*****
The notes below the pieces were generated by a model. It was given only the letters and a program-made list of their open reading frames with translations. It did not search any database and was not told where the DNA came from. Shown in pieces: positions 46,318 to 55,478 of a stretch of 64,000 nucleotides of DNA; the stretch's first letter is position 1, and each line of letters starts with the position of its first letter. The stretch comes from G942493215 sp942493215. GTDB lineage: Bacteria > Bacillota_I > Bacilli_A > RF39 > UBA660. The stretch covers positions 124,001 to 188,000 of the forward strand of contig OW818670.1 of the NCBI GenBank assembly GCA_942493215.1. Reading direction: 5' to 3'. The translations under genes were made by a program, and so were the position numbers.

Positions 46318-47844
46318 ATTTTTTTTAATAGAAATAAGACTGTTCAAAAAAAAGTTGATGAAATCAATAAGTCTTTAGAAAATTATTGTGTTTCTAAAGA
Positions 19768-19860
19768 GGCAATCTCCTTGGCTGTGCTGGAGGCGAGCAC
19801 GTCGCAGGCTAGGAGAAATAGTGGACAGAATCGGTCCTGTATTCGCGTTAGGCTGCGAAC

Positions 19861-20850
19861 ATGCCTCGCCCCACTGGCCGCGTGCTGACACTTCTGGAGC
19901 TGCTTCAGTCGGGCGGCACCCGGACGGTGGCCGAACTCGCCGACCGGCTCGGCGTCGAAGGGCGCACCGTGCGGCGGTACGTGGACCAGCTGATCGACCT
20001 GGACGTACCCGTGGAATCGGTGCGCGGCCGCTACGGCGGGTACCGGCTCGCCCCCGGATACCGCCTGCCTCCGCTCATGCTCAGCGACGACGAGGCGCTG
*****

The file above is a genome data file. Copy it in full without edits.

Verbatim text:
The notes below the pieces were generated by a model. It was given only the letters and a program-made list of their open reading frames with translations. It did not search any database and was not told where the DNA came from. Shown in pieces: positions 46,318 to 55,478 of a stretch of 64,000 nucleotides of DNA; the stretch's first letter is position 1, and each line of letters starts with the position of its first letter. The stretch comes from G942493215 sp942493215. GTDB lineage: Bacteria > Bacillota_I > Bacilli_A > RF39 > UBA660. The stretch covers positions 124,001 to 188,000 of the forward strand of contig OW818670.1 of the NCBI GenBank assembly GCA_942493215.1. Reading direction: 5' to 3'. The translations under genes were made by a program, and so were the position numbers.

Positions 46318-47844
46318 ATTTTTTTTAATAGAAATAAGACTGTTCAAAAAAAAGTTGATGAAATCAATAAGTCTTTAGAAAATTATTGTGTTTCTAAAGA
Positions 19768-19860
19768 GGCAATCTCCTTGGCTGTGCTGGAGGCGAGCAC
19801 GTCGCAGGCTAGGAGAAATAGTGGACAGAATCGGTCCTGTATTCGCGTTAGGCTGCGAAC

Positions 19861-20850
19861 ATGCCTCGCCCCACTGGCCGCGTGCTGACACTTCTGGAGC
19901 TGCTTCAGTCGGGCGGCACCCGGACGGTGGCCGAACTCGCCGACCGGCTCGGCGTCGAAGGGCGCACCGTGCGGCGGTACGTGGACCAGCTGATCGACCT
20001 GGACGTACCCGTGGAATCGGTGCGCGGCCGCTACGGCGGGTACCGGCTCGCCCCCGGATACCGCCTGCCTCCGCTCATGCTCAGCGACGACGAGGCGCTG